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Lecture DetailsEdit

IR Young; Week 1 MED2031; Physiology

Lecture ContentEdit

Transpul

Inspiration is active, uses muscle force, expiration is passive. Expiration usually takes 2-3 seconds while inspiration takes 1-2 seconds. Intrapleural pressure is -4mmHg, intrapulmonary pressure is 0mmHg, collapsing force of lungs is 4mmHg. Transpulmonary pressure is the pressure difference between the pleural and the alveolar pressure. This is a measure of the net collapsing force, or recoil pressure.

Compliance is a measure of how easy it is to stretch the lungs during inflation. C = change in volume/change in pressure. Compliance change between inspiration and expiration is hysteresis. It is usually about 200mL air/cm H2O for both lungs together. In saline solution, there is less compliance, alveolar air-liquid interface is necessary for increased compliance. Surface tension tends to collapse a spherical structure. There are three types of work necessary to be done in inspiration- compliance work to expand the lungs, tissue resistance work to expand the lungs, and airway resistance work. The chest wall adds further resistance, with the compliance work of the lungs and chest being about double that of the lungs alone.

Elastic forces determining compliance are tissue elasticity due to elastin and collagen fibres (1/3), and surface tension (2/3).
Breathing

Resistance of airways is dependant on Poisuelle's Law- resistance = constant x length divided by radius^4. Doubling airway radius decreases resistance 16 fold, and halving radius increases resistance 16 fold. A doubling of vessel length leads to a doubling in resistance. On this basis the greatest resistance will be in the smallest airways, but it is actually in the medium size bronchi. The small airways (bronchi) have a large cross sectional area. Medium sized bronchi (over 2mm around the 7th generation) have the highest resistance; low resistance of the smallest airways makes them a silent zone on auscultation. Early obstructive disease affects these vessels first. Surface tension collapses alveoli, smaller ones collapse more than larger ones. Pressure inside alveolus = 2 x surface tension/radius. Surfactant releases surface tension from about 70 dynes/cm to between 5 and 30 dynes/cm. As alveoli collapse, surfactant density increases, stabilising alveolar size.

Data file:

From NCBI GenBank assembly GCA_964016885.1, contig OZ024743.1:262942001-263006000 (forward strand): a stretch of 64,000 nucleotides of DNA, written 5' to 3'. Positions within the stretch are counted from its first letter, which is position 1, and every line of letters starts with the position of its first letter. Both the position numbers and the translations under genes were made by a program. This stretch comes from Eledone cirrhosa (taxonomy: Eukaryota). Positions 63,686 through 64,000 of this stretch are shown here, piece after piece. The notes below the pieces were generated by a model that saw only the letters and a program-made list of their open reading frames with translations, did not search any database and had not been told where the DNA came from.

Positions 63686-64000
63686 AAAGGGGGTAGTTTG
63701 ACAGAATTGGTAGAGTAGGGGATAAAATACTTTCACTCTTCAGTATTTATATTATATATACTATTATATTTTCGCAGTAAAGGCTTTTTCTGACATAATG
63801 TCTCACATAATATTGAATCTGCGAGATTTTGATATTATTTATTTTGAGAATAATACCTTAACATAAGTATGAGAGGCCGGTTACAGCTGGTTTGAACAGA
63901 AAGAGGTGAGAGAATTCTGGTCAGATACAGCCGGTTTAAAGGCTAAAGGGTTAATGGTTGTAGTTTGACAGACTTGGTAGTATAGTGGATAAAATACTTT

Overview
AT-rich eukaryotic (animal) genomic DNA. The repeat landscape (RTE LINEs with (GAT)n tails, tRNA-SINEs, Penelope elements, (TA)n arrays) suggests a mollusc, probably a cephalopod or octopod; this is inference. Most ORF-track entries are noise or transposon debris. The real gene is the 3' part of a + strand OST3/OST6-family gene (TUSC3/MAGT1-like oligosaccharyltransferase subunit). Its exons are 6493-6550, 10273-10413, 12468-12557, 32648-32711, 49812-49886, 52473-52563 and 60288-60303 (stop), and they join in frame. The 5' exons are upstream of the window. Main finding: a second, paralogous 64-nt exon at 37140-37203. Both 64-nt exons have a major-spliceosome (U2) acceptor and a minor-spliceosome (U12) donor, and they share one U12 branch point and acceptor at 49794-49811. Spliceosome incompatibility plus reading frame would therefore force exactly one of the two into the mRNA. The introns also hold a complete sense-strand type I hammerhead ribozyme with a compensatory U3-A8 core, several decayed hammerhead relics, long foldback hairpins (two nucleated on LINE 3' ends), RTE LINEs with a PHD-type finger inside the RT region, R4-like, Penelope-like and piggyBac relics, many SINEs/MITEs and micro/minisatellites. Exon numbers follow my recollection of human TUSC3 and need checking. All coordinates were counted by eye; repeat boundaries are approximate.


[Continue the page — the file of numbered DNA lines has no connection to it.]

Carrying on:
V is volume, V with a dot above it is ventilation. Pa is partial pressure. Dead space can be anatomical (volume of conducting airways, nasal cavity/pharynx and is about 150mL; physiological dead space includes non-functional alveoli can be up to 2L. Measurement of dead space is by measurement of nitrogen concentration (alveolar air has nitrogen, dead air does not). Two main categories of lung disease; obstructive is increased airway resistance, eg asthma; restrictive is reduced lung or thoracic compliance which restricts ability of lung to expand.

ReadingsEdit

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